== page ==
# MPG: Two vehicles boost fuel economy by 3 mpg; one saves $5,500 more. Why?

August 13, 2012

##### August 13, 2012

Today’s a quick post using fuel economy (mpg) numbers to estimate potential gas savings.

More specifically, this is about a common mistake.

Let’s say you’re considering two options:

- Replace your SUV with a new one that gets 3 mpg better.
- Replace your commuter car with a new one that gets 3 mpg better.

*Which option will save you more money?*

For this simple example let’s assume both new vehicles would be driven the same distance over their life. And let’s set aside the “Your Mileage Will Vary” problem (yes, I know, I am holding my breath as I write that) and assume the 3 mpg bump will be seen in real-world application.

Running the numbers for option one, bump fuel economy by 3 mpg in a large SUV:

(200,000 miles) / (15 mpg) * ($4/gallon) = **$53,333**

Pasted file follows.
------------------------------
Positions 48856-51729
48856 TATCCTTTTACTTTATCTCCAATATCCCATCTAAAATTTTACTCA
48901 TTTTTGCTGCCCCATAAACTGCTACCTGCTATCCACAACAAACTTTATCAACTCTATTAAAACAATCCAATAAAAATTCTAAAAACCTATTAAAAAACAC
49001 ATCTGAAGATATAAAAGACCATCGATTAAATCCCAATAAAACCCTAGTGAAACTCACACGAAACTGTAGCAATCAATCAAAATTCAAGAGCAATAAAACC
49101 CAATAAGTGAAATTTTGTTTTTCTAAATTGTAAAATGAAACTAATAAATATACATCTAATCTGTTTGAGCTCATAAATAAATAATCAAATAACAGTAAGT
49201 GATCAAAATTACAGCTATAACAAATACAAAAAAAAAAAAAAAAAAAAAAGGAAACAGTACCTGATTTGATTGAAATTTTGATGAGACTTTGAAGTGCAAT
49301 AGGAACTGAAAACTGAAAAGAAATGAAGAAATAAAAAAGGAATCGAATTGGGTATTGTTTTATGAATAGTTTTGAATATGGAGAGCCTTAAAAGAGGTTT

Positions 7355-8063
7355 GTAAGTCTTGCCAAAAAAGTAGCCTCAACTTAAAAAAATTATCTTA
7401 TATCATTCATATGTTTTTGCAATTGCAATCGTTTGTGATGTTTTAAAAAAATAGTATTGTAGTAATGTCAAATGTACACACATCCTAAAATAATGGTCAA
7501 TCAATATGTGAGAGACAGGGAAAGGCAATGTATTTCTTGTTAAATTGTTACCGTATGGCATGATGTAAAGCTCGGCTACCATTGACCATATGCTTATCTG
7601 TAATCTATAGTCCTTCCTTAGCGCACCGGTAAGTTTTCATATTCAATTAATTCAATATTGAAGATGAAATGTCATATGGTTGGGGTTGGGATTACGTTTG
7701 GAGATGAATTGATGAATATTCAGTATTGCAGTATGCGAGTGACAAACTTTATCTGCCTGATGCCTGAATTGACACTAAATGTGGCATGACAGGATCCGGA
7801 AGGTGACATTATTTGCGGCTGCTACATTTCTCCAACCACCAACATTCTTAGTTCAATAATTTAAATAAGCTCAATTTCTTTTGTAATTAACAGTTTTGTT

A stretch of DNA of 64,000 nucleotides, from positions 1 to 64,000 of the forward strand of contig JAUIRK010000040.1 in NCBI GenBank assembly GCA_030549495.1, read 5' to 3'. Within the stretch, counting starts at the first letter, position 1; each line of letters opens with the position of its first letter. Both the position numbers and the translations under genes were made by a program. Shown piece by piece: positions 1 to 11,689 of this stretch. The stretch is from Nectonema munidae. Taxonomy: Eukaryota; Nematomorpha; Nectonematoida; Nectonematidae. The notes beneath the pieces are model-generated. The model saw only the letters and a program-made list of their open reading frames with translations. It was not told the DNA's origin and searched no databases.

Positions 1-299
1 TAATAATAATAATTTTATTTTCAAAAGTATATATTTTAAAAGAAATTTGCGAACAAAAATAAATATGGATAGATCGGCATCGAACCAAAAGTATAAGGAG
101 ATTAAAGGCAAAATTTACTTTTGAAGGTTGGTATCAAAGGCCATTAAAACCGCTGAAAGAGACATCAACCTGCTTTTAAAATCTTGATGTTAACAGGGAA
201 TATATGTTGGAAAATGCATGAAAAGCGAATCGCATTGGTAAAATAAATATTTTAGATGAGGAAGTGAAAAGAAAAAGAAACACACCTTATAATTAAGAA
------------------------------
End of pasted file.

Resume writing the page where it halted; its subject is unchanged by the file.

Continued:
(200,000 miles) / (18 mpg) * ($4/gallon) = **$44,444**

Savings = **$8,889.**

Option two, bump fuel economy by 3 mpg in a compact car:

(200,000 miles) / (25 mpg) * ($4/gallon) = **$32,000**

(200,000 miles) / (28 mpg) * ($4/gallon) = **$28,571**

Savings = **$3,429**

…if your next car won’t rack up 200,000 miles over its life, or if you don’t feel that $4/gallon is the right price, ok. The point of this post isn’t to debate those numbers. The point is to show that the impact of increasing fuel economy by 3 mpg on your wallet depends heavily on what your starting point is (in fuel economy terms).

So in a way, fuel economy & fuel savings is a bit like flipping houses.

Taking a decent house and re-doing the kitchen will get you a bit of money, but not a lot. Instead, the big-money opportunity is in taking the decrepit house and revamping it. And in this case, the 1996 gas guzzling truck is the real-estate equivalent of that run-down house of the corner with the floral wallpaper.

-Matt

ps. **for the math-nerds** in the group that want to know why mpg and fuel savings work this way, I’ve put the curve of fuel costs versus mpg. As you can see, the curve is far from straight. Increasing from 10 to 15mpg has a much larger impact than 35-40 mpg.